Money & Banking

Bank of Baroda posts Q3 net profit of ₹1,061 crore

Our Bureau. Mumbai | Updated on January 27, 2021

Bank of Baroda (BoB) reported a standalone net profit of ₹1,061 crore in the third quarter against a net loss of ₹1,407 crore in the year-ago quarter.

A 69 per cent decline in provision towards bad loans and bad debts written-off and 55 per cent increase in trading gains helped boost the bottomline.

Provision towards bad loans and bad debts written-off was at ₹2,080 crore (₹6,621 crore in the year-ago quarter) and trading gains were at ₹925 crore (₹596 crore).

The net profit in the reporting quarter was, however, down 37 per cent compared with the preceding quarter’s ₹1,679 crore.

Net interest income (the difference between interest earned and interest expended) was up 9 per cent year-on-year (yoy) to ₹7,749 crore (₹7,132 crore).

Non-interest income, comprising total fee income, dividend income, trading gains, recovery from technically written-off accounts, increased 6 per cent y-o-y to ₹2,896 crore (₹2,738 crore).

Bad loans decline

Gross non-performing assets (GNPAs) declined ₹2,516 crore during the reporting quarter.

GNPAs declined to 8.48 per cent of gross advances as of December-end 2020 against 9.14 per cent as of September-end 2020.

Net NPAs declined to 2.39 per cent of net advances as of December-end 2020 against 2.51 per cent as of September-end 2020.

With proforma slippages (adjusted for the Supreme Court’s interim order), Gross and Net NPA ratio would have been 9.63 per cent and 3.36 per cent, respectively.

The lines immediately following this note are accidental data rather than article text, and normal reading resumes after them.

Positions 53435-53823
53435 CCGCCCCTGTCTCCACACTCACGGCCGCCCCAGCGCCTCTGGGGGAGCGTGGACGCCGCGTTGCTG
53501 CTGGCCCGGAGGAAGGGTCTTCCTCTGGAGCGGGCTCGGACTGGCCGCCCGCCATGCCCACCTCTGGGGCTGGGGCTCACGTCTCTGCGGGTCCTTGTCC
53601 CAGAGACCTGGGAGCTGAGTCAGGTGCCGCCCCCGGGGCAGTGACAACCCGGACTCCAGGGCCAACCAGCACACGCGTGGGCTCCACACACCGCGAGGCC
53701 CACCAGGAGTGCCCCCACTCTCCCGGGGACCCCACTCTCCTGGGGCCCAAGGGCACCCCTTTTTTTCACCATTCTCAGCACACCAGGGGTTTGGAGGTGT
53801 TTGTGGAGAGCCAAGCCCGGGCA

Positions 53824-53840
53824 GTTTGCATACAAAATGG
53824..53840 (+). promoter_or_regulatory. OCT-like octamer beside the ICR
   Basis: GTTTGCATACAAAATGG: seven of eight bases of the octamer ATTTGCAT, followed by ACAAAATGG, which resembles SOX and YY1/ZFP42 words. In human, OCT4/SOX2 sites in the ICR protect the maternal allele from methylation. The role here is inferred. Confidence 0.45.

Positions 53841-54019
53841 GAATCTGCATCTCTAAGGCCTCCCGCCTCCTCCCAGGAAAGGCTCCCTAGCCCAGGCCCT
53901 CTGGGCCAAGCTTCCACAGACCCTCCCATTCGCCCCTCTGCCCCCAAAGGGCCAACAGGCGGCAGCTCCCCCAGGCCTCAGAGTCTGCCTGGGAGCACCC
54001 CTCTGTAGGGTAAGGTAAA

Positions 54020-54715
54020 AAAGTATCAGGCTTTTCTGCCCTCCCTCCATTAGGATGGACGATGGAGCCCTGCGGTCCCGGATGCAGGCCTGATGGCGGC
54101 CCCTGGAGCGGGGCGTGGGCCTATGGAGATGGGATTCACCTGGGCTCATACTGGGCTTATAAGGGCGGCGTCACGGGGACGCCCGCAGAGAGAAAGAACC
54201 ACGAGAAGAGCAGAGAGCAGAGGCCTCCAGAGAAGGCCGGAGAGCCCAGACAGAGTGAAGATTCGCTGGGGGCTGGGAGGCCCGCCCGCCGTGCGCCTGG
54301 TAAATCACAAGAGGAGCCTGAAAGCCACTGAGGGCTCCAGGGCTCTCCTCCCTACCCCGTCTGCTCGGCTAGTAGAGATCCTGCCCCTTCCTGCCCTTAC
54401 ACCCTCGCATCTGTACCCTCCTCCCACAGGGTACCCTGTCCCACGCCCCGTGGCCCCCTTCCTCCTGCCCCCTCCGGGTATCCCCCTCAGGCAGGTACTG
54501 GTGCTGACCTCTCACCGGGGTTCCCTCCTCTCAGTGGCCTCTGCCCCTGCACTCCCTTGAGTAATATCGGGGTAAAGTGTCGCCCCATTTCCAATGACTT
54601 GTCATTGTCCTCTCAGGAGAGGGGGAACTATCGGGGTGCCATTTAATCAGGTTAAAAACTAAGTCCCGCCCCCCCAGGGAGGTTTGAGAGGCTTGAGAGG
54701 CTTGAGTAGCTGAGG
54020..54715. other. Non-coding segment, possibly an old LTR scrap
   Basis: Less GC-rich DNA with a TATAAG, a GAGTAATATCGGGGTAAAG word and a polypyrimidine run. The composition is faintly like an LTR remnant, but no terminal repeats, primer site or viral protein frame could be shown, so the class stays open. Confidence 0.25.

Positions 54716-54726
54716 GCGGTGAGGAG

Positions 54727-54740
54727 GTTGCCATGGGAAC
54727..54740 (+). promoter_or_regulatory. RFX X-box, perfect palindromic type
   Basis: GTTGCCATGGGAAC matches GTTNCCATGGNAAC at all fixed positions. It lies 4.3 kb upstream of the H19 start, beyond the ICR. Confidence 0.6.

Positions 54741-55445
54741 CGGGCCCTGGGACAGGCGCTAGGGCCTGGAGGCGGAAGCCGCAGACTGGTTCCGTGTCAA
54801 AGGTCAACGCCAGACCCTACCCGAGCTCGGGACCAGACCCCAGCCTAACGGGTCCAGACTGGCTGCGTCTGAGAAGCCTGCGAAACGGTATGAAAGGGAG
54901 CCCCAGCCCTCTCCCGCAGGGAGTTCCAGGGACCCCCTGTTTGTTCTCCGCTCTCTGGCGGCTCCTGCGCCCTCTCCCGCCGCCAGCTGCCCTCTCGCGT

Sanjiv Chadha, MD & CEO, said: “We do recognise the fact that going ahead some stress will play out in the MSME and retail loan book. But we do believe that going ahead the credit costs which might accrue on this account will be offset by lower credit costs from the corporate book.

“We believe that we have a fair handle on the corporate book and are fairly confident about the asset quality going ahead.”

There was no fresh slippage in the reporting quarter in the domestic loan book, but there were slippages aggregating ₹3,986 crore in the international loan book.

Restructuring invoked under the Reserve Bank of India’s Covid-19 framework stood at ₹9,501 crore, with the corporate segment accounting for 82 per cent of the total restructuring. Restructuring of Retail and MSME advances were at 12 per cent and 6 per cent, respectively, of the total restructuring.

Global net interest margin (NIM) edged up to 2.87 per cent as at December-end 2020 against 2.80 per cent as of December-end 2019.

Chadha emphasised that it is the combination of retail driven loan growth and CASA (current account, savings account) driven deposit growth that has helped protect BoB NIMs in these difficult times and that is going to be fundamental principal on which the Bank will construct its business strategy going forward.

Global advances increased 6.30 per cent y-o-y to ₹7,45,420 crore. Within this, domestic advances were up 8.31 per cent on the back of growth in retail and agriculture loans (about 14 per cent each), micro, small and medium enterprises (about 9.5 per cent), and corporate (7 per cent). However, international advances declined about 4 per cent.

Global deposits rose about 6.50 per cent y-o-y to ₹9,54,561 core. Within this, domestic and international deposits were up 7 per cent and 4 per cent, respectively.

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Published on January 27, 2021
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